First Steps with Cabinet Design Software
Cabinet Design Software – Getting started that all important first board.
In in my last blog, I showed you the workspace for my actual kitchen. I’ll be adding the cabinets in that space, but it is a bit large for creating a single cabinet. No issues actually doing it, but it would involve a lot of zooming in and out, so I created a cabinet sized workspace to easily build my base cabinet. Working with it as an assembly allows me to easily move it, resize it, and use it in other parts of the room. This model can then be saved in my library and imported into the kitchen space as needed.
As I start working with SketchList 3D cabinet design software, the biggest difference I notice is that while CAD systems are based on drawing with lines and SketchList 3D is based on modeling with 3D boards. With SketchList 3D you manipulate 3D boards in the work space – much like you would actually assemble a piece on your workbench.
Start with a board. Select Insert- New- Board, [or you can drag the board icon onto the assembly image] and fill in the info needed for the left cabinet side.
The board is created by filling in the new board form. That’s a big difference between this and CAD. this approach seems to me to be more organized or structured than just drawing. It seems to me to be more organized or structured than just making line drawings. The form defines the board – what it looks like, what material it comes from, and how it will be laid out for cutting. In this way the board holds information beyond size and shape. I think of it more as building than drawing.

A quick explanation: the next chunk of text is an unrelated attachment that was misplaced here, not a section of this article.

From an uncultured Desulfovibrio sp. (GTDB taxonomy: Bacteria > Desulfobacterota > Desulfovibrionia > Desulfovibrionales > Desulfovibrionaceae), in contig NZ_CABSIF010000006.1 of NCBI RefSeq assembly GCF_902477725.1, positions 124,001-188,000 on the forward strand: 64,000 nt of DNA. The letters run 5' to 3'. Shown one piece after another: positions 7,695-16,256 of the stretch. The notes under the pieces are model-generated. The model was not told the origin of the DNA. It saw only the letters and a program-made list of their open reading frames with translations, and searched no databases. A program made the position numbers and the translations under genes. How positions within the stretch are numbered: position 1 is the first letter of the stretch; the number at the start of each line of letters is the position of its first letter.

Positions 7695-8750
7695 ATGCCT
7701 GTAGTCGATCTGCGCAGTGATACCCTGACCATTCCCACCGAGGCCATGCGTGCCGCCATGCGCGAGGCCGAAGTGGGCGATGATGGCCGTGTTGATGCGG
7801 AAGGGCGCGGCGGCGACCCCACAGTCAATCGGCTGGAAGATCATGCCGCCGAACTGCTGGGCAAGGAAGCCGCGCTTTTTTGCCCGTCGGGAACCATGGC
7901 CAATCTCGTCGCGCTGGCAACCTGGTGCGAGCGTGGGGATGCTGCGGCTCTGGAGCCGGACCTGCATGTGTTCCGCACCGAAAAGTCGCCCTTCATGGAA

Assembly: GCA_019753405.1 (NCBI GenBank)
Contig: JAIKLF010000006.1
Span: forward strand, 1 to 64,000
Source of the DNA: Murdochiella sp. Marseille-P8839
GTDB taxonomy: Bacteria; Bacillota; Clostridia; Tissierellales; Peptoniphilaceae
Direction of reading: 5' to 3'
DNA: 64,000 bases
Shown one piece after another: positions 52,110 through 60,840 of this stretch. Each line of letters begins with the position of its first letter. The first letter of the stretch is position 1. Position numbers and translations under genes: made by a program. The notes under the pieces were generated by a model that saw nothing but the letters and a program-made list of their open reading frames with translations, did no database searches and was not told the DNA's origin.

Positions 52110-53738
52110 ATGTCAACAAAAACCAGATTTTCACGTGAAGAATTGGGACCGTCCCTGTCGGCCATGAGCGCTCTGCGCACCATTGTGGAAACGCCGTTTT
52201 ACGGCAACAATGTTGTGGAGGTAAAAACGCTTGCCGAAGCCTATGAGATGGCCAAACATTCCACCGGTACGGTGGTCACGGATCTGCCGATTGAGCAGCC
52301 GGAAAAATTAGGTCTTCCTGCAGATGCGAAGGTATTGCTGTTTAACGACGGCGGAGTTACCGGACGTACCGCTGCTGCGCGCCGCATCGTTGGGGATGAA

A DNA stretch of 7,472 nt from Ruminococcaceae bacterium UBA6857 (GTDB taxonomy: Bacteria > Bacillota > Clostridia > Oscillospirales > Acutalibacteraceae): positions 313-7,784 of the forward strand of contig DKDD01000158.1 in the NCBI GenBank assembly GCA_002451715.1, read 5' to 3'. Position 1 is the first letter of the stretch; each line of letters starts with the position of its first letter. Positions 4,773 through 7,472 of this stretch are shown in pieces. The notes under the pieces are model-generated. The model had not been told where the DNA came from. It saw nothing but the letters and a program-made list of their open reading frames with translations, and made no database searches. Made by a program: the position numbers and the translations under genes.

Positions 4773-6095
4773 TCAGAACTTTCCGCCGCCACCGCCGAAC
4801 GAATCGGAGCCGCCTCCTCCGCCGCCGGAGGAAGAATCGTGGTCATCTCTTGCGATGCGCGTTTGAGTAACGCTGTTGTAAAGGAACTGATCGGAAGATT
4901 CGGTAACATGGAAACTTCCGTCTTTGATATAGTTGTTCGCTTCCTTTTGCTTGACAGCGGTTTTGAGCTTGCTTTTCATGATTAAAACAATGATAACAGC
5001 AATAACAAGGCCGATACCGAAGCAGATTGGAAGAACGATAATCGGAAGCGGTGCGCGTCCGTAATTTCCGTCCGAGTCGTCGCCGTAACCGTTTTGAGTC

The form that pops up has orientation, grain direction, and dimensional info on the left, and the board materials on the right.
Get in good habits from the start. Name the part at the top left, and on the top right choose the material type and select the specific look below.
Since we are creating a board, SketchList 3D not only needs to know the dimensions, but also the orientation. Notice the three boxes on the left under the name. They allow you to select which direction the thickness is measured, which determines orientation of the board. This thickness lets the optimizer know how to lay the board onto the materials. Same thing with the grain direction. Hovering the cursor over the boxes expands them so old folks like me can see them. See the image above.
Finally, you add in the dimensions of the part you are creating.
It’s just a rectangular board hanging in space right now, but next time out, we will begin adding the details. – Ralph
PS: Related SketchList 3D video covering new boards. WATCH VIDEO